Most Common Discrimination Claims

What Are the Main Areas of Employment Discrimination Claims?

Consider These Four Issues before Firing or Downgrading an Employee:

    1. Age
    2. Sex
    3. Handicap or Disability
    4. Race or Ethnicity

To avoid violations, we must be aware of what constitutes employment discrimination. Age discrimination, sexual harassment, disability terminations and discrimination based on race or ethnicity are made unlawful by G. L. Ch. 151B. This complex statute is enforced by the Massachusetts Commission against Discrimination (MCAD). The following touches upon some of what an employer should be aware of. Providing seminars for management and employees by us or others is a wise preventive measure that MCAD endorses.

1. Age Discrimination

Be aware that anyone over age 40 is in a “protected” or suspect class for age discrimination. If you failed to promote when qualified a more senior employee and hire or promote a much younger less qualified person, or terminate that older person and hire a much younger person without documentation of valid reasons not pretext for discrimination, you face greater exposure for age discrimination claims.

What can you expect if you get caught up in an age discrimination situation? You could face the double damages discussed in the “advice to employees” section of this web site. Such punitive awards are among the most potentially detrimental in the employment field.

2. Sex Discrimination / Sexual Harassment

Sex discrimination covers a broad range of prohibited actions from failure to treat different sexes the same or those with different sexual orientations the same to failure to protect the rights of pregnant employees. Sexual harassment lawsuits have been a growing field in employment discrimination law for years. As long as human nature is what it is, a business is at risk for sexual harassment claims. Number one in prevention is to establish a strong, no tolerance policy, communicated to all employees, through periodic training in sensitivity and prevention. Additionally, there needs to be careful monitoring by and, in particular, of managers as well as line employees.

The next step to handle sexual harassment issues is prompt investigation of complaints and appropriate remedial action. This can require outside help in conducting the investigation, because false accusations that can damage a career may result in a lawsuit as well.

Elements of sexual harassment include traditional “quid pro quo” situations, where a manager seeks sexual favors for advancing an employee or for not taking a negative employment action. We have handled an unusual case of a consensual love affair between a CEO and a high level manager that led to a wrongful termination claim. Creation of a “hostile work environment” is the often misunderstood basis for claims of sexual harassment.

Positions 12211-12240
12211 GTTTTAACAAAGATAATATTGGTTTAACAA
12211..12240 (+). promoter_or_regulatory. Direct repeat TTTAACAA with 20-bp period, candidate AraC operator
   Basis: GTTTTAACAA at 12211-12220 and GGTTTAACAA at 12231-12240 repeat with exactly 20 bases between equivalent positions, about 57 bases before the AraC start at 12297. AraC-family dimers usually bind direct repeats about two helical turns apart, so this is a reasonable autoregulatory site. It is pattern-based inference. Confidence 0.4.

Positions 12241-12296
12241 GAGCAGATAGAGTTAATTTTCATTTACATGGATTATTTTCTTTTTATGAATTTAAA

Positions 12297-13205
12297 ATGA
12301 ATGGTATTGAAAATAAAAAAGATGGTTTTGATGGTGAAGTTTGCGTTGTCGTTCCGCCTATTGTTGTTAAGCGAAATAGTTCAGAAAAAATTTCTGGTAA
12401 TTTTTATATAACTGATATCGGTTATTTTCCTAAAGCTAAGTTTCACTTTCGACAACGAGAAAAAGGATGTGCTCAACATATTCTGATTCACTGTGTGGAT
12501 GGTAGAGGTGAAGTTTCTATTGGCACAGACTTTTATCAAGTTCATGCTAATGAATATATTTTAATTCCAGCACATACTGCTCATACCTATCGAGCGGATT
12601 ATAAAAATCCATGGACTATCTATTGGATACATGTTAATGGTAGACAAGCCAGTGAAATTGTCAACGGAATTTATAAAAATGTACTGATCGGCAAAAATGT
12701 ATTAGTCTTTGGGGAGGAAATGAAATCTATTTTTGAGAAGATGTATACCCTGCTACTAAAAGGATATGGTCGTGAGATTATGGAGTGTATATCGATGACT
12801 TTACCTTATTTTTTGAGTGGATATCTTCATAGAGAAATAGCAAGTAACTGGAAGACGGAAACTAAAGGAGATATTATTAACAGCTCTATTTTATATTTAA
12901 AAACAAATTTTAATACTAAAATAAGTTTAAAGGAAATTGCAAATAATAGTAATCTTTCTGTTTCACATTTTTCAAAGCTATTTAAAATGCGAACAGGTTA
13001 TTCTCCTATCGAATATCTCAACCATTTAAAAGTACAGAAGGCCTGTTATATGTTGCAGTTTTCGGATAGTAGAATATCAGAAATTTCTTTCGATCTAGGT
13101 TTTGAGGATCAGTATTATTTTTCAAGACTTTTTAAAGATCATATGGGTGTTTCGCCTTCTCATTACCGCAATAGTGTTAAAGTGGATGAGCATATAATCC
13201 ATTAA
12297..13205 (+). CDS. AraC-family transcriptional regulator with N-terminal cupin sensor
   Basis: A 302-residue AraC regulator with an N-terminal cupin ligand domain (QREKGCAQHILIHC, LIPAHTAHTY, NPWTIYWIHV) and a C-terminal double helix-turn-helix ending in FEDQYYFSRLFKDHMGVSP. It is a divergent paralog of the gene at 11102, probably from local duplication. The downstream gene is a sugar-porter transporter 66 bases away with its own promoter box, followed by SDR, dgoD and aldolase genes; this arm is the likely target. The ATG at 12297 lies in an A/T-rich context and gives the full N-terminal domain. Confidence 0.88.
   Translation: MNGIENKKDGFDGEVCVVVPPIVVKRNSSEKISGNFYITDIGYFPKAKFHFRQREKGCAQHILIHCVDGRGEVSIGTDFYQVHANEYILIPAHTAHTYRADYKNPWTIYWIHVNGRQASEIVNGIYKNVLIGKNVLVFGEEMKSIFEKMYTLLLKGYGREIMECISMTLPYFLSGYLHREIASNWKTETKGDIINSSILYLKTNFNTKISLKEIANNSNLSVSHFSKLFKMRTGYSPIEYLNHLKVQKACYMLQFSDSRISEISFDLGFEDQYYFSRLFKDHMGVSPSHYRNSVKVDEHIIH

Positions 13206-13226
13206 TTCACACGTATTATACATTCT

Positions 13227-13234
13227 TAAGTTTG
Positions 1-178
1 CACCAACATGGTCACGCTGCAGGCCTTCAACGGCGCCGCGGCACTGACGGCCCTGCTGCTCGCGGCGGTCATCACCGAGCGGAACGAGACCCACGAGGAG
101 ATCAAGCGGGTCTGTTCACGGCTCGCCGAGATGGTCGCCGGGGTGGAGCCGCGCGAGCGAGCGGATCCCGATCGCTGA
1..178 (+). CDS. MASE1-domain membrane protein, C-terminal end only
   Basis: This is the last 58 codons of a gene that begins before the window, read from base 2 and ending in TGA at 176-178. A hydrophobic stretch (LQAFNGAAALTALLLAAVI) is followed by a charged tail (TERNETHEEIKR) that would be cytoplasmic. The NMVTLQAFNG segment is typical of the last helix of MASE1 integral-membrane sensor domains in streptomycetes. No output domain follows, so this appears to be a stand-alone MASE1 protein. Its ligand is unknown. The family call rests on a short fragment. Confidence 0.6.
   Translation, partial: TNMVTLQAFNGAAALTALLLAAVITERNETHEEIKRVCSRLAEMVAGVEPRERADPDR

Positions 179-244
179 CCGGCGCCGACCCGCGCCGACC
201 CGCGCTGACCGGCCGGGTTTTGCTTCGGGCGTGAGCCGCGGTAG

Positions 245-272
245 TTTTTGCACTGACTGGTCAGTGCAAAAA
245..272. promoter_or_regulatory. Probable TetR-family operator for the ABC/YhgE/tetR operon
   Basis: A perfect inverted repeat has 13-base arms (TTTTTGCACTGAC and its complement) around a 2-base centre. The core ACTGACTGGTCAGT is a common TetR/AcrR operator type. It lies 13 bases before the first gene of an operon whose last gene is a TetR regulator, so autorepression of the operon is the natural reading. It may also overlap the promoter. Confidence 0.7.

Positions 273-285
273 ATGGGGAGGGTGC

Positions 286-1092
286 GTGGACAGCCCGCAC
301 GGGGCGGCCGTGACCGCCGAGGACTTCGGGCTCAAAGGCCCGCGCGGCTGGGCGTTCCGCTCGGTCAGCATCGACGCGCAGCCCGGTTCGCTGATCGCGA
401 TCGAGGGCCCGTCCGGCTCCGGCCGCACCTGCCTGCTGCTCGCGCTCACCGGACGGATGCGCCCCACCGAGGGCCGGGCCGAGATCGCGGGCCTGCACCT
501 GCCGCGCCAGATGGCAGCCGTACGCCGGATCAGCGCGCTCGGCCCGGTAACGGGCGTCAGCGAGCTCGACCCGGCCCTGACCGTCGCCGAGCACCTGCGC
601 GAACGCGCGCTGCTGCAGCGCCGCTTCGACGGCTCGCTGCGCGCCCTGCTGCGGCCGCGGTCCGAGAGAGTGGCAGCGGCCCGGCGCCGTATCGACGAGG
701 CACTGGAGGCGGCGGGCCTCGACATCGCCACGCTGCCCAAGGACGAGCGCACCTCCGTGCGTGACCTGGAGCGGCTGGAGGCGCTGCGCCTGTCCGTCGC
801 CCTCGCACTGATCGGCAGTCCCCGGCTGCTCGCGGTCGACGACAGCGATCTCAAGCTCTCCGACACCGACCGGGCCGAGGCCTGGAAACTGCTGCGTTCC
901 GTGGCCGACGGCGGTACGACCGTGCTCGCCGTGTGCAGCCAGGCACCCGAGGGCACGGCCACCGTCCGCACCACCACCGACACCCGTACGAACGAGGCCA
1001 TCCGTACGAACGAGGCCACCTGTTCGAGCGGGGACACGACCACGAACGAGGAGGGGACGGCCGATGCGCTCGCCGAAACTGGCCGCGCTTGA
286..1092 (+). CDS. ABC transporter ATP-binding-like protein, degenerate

3. Handicap or Disability Discrimination

The third area of discrimination claims that many companies face with frequency is Disability (the federal Americans with Disability Act) charges or under handicap discrimination under Massachusetts law. When an employee reports a medical problem and requests a reasonable accommodation, it is often time to consult an employment attorney. Both the legal definitions of whether that person qualifies as a handicapped person and how the definitions are applied are constantly being litigated and are very fact specific.

G.L. Ch. 151B defines a “handicapped person” as any person who “(a) [has] a physical or mental impairment which substantially limits one or more major life activities. . . (b) [has] a record of such impairment; or (c) [is] regarded as having such impairment.”

Attorney Morse had a case before the Massachusetts Court of Appeals involving the definition of handicap in the case of an employee who has Attention Deficit Disorder and Dyslexia. A major defense in such situations is that an employee is unable to meet the essential requirements of the job or unable to show that the handicap meets other requirements such as that it impairs the ability to function in a broad range of jobs. These can be potent defenses when raised by knowledgeable employment counsel.

4. Race (Ethnicity)

Employment discrimination claims based on race and ethnic disparate treatment still occur in the workplace if our firm’s practice is any indication. If you fire a poorly performing employee who falls within a protected class, he or she may well try to claim discrimination. The good news is that the MCAD cases show an even-handed approach when a race neutral employer fairly applies honest employment standards in the workplace. It dismisses a significant share of discrimination claims for lack of probable cause. As in any claim of employment discrimination, a policy of fairly promoting minorities, women and gays and properly documenting employment problems beforehand or getting statements of performance or other problems from managers and fellow employees on a regular basis is the best defense to false claims of discrimination.